War of the Rebellion: Serial 121 Page 0704 PRISONERS OF WAR AND STATE, ETC.

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written report in which I may make some recommendations for orders. He reports, however, verbally, that at each of the prisoners there is considerable property which has been purchased out of prison funds and a large amount of funds on hand at each place. There is now no longer any use for this property or money for the purposes for which it was obtained. It clearly belongs to Government. I would therefore recommend that an order be made requiring officers at all prisons which have been emptied to sell all property that has been purchased out of prison funds, and at all other prisons to do the same thing as fast as they are cleared of prisoners, and to turn the money over to the proper authorities.

U. S. GRANT,

Lieutenant-General.

HEADQUARTERS ARMIES OF THE UNITED STATES,

Washington, D. C., July 13, 1865.

Bvt. Colonel T. S. BOWERS,

Assistant Adjutant-General, U. S. Army:

COLONEL: I have the honor to submit the following report for the information of the lieutenant-general commanding: In accordance with Special Orders, Numbers 343, Adjutant-General's Office, War Department, June 20, 1865, and telegraph of July 3, signed by the lieutenant-general, I made an inspection of the prison at Alton, Ill., on the 3rd of July. Found no inmates, all having been discharged or transferred to Jefferson City and Saint Louis, Mo., by order of General Dodge, commanding Department of the Missouri. I found a guard of five companies of the One hundred and forty-fourth Illinois Volunteer Infantry. The old Alton penitentiary and the temporary barracks and hospitals are all tha require guarding. Colonel Kuhn, commanding the One hundred and forty-fourth Volunteers (Illinois), informed me on the 4th of July that he had received orders to proceed to Springfield, Ill., with his regiment to be mustered out, a company having been sent from Saint Louis to do the necessary guard duty. I examined such of the records as remained at Alton and found them in apparent good order, but could not verify them, as the prisoners had all been removed. The prison fund on hand amounts to near $35,000. I would recommend the breaking up of this post at once, the prison to be turned over to its owners, the public property to be sold or transferred to other depots.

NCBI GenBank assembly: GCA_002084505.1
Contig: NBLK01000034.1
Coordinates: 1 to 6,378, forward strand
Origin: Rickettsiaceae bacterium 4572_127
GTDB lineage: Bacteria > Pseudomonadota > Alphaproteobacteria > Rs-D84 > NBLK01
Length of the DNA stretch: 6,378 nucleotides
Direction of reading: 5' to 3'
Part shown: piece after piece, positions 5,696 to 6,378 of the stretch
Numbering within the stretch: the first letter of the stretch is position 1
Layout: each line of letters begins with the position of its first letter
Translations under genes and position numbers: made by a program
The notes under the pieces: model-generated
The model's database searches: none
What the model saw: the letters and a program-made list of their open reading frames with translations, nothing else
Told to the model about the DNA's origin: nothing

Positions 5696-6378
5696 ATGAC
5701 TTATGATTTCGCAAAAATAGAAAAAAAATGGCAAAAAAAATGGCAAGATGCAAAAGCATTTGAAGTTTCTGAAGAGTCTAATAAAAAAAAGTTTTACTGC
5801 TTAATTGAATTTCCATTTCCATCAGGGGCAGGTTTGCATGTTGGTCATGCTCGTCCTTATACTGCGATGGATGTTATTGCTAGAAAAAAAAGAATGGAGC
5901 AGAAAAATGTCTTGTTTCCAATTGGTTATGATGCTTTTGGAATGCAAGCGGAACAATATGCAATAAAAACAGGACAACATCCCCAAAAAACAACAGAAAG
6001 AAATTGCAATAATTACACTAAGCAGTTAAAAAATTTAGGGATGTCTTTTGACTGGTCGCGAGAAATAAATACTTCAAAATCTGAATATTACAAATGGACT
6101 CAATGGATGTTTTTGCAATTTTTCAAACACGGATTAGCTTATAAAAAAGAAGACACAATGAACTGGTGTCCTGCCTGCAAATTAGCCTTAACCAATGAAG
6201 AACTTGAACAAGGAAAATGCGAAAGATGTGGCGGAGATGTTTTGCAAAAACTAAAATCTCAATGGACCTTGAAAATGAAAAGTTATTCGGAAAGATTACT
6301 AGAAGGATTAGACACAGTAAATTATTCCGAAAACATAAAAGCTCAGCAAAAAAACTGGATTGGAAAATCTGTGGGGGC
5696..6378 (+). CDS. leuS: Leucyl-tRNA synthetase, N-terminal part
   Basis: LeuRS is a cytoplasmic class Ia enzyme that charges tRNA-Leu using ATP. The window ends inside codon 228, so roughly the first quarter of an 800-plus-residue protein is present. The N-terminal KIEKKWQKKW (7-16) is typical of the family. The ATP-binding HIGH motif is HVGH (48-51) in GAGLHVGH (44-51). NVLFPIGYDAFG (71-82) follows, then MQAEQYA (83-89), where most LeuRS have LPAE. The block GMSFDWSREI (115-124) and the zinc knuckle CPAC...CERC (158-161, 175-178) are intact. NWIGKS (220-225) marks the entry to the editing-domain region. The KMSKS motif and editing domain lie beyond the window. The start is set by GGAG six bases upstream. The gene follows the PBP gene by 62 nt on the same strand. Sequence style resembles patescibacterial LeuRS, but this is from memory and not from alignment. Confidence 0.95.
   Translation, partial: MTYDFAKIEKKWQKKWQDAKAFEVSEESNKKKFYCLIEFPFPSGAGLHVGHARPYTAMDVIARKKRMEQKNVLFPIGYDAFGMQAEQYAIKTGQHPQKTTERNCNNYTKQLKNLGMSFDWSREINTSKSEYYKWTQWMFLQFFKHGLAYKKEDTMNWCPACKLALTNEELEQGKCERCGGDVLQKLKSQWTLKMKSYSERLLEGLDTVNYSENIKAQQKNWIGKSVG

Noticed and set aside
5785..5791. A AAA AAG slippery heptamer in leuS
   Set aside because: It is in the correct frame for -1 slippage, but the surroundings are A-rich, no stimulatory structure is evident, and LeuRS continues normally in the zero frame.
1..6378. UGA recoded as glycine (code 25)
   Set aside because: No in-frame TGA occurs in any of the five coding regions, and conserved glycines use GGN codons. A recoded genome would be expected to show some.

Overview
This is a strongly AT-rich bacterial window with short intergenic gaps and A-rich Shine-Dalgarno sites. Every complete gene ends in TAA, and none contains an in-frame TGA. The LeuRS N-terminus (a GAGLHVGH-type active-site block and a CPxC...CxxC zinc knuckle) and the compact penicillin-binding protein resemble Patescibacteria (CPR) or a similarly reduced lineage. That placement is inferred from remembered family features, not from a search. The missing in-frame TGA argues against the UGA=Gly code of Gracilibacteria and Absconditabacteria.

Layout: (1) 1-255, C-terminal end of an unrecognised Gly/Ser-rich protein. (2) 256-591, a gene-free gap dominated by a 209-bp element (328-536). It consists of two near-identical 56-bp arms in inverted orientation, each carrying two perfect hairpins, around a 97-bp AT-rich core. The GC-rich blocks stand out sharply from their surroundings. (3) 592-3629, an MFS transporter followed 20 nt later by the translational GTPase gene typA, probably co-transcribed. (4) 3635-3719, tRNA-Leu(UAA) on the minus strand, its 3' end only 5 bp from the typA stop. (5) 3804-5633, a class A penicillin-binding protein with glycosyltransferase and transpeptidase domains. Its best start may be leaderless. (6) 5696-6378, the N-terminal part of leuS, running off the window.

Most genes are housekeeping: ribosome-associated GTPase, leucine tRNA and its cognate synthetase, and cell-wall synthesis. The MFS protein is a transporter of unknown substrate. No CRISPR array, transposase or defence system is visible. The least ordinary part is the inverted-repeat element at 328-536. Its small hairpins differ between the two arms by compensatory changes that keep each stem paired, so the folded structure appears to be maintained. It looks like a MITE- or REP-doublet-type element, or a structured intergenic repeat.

I inspected the military prison at Rock Island on the 6th of July. This prison is also empty. It is guarded by seven companies of Veteran Reserve Corps. Six companies were under orders to proceed to Springfield, Ill. The prisoners here were exchanged, or released on taking the oath of allegiance. The grounds, barracks, hospitals, and records all show great care and attention on the part of the commanding officer, Colonel Johnson. The prison fund here amounts to $174,068,15. As this island is to be the place of deposit of a large amount of ammunition I would recommend the preservation of the buildings. The locality has the appearance of being very healthy, and would, in my opinion, be a fine location for a general hospital, if the establishment of such should again become necessary.

I inspected the prison at Indianapolis on the 10th of July and found eight prisoners-one citizen and seven prisoners of war. Citizen William E. Munford, supposed to be a lietenant in the C. S. Army, held as a spy, was arrested with one Major J. B. Castleman on same charge. Castleman has been released on condition that he would leave